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A Two-Day Workshop on Reimagining the Governance of Genetic Resources and Intellectual Property for Agriculture and Food Security in Asia

A two-day workshop titled Reimagining the Governance of Genetic Resources and Intellectual Property for Agriculture and Food Security in Asia was held in Kathmandu on 2 and 3 August 2017. It was organized by South Asia Watch on Trade, Economics and Environment (SAWTEE), together with the ARC Laureate Project on Intellectual Property and Food Security at the University of Queensland and Fridtjof Nansen Institute (FNI). The objective of the workshop was to discuss policy options to safeguard the rights of farmers and breeders in the Asia-Pacific countries. 

The two-day workshop discussed the options to address the interests of all relevant public and private stakeholders including farmers, breeders and seed traders. It also aimed to critically assess the arrangements related to plant genetic resources in national laws and international agreements such as the Agreement on Trade-Related Aspects of Intellectual Property Rights (TRIPS) of the World Trade Organization (WTO), the Convention on Biodiversity, and the International Union for the Protection of New Varieties of Plants (UPOV).

This issue is highly relevant to Nepal as the country is currently exploring options to create policy and legal space for the rights of farmers and breeders, for example, in its draft law on plant variety protection and the existing Seed Act and Seed Regulations. 

The experts present at the inaugural session of the workshop emphasised the need for a policy regime that can ensure that the communities which spend generations preserving and innovating plant genetic resources are rewarded. Such a regime should be able to provide due recognition to the farmers and breeders through intellectual property rights, and offer them a share in benefits derived from the use of their traditional knowledge which they have honed for generations.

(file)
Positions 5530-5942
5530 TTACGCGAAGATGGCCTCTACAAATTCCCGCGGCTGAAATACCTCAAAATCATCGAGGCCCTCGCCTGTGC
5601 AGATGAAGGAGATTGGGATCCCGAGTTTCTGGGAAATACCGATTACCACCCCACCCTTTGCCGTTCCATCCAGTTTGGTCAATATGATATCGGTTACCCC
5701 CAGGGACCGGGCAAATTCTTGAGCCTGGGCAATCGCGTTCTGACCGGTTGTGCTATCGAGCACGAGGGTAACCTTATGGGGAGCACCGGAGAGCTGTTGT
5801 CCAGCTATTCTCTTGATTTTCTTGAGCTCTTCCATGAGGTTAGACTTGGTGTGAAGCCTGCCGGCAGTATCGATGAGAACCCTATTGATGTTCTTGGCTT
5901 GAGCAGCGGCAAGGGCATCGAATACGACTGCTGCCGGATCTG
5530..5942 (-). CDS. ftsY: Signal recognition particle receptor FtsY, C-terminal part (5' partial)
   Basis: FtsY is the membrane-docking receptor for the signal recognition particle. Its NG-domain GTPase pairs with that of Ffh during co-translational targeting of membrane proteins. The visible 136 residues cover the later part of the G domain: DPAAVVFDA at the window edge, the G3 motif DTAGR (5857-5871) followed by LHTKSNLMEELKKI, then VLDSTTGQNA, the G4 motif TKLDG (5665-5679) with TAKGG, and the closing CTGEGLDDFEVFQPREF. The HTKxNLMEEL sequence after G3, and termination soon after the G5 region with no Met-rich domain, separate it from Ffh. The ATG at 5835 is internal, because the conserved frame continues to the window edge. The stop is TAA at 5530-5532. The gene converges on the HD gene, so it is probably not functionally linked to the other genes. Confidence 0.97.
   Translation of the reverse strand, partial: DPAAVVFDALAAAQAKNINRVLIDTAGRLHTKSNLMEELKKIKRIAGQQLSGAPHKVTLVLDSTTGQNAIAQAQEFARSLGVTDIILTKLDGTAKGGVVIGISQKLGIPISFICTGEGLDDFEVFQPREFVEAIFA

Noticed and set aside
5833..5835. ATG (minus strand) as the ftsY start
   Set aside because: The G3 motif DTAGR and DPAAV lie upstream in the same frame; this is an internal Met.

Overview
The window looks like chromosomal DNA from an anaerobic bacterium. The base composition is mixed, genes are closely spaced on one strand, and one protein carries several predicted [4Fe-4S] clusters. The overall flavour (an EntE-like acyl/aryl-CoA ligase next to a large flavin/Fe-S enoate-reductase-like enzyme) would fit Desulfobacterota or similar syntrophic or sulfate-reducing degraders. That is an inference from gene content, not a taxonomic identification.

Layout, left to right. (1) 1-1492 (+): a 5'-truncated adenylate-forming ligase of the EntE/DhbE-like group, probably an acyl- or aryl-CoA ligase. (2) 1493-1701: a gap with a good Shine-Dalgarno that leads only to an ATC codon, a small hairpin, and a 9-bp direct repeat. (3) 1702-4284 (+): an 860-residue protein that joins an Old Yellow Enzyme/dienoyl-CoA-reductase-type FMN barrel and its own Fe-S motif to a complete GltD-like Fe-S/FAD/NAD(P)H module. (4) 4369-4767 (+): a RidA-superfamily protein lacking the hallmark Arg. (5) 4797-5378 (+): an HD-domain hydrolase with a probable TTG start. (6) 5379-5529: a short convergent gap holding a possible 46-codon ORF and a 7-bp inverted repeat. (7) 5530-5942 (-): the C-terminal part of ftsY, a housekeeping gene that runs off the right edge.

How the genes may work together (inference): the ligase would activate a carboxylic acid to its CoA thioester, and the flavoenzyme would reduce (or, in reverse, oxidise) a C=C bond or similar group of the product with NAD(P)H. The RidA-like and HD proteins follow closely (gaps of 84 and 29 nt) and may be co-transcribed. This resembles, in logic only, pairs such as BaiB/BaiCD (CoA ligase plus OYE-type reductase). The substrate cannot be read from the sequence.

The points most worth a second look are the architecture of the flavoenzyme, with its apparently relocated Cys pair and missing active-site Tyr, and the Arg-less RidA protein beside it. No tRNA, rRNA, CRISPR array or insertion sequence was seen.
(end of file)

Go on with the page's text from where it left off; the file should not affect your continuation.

Stressing the importance of plant genetic resources to sustain agriculture, Dr. Posh Raj Pandey, Chairman of SAWTEE, pointed out that seeds and seedlings are as important as soil, water and sunlight for farming but these very elements get less attention in academic and policy discourse in Nepal. He stressed the need for the governance of genetic resources to empower the farming community. Dr. Ratnakar Adhikari, Executive Director of the Enhanced Integrated Framework (EIF) at the WTO pointed out that research and development in agriculture is not limited to scientists and laboratories but takes place in the field by farmers. It is critically important that communities that have spent generations preserving and innovating the genetic resources are rewarded, he said, pointing out that balancing breeders right with rights of farmers is a challenge.

Among the developing countries, India is the only country that has adopted sui generis system to govern plant genetic resources. Sharing the experience of India, Dr. Rakesh Chandra Agrawal, Registrar General at India Protection of Plant Varieties and Farmer Rights Authority said that registration of plant genetic varieties had a slow start but now two-thirds of the total registrations are coming from the farmers side. Discussing the Indian plant variety protection law, he pointed out that India even protects farmers from prosecution in cases of innocent infringement. India had legislated the Plant Variety Protection and Farmers Rights Act- PPVFR Act in 2001, implementing a plant variety protection regime that protects the rights of both breeders and farmers.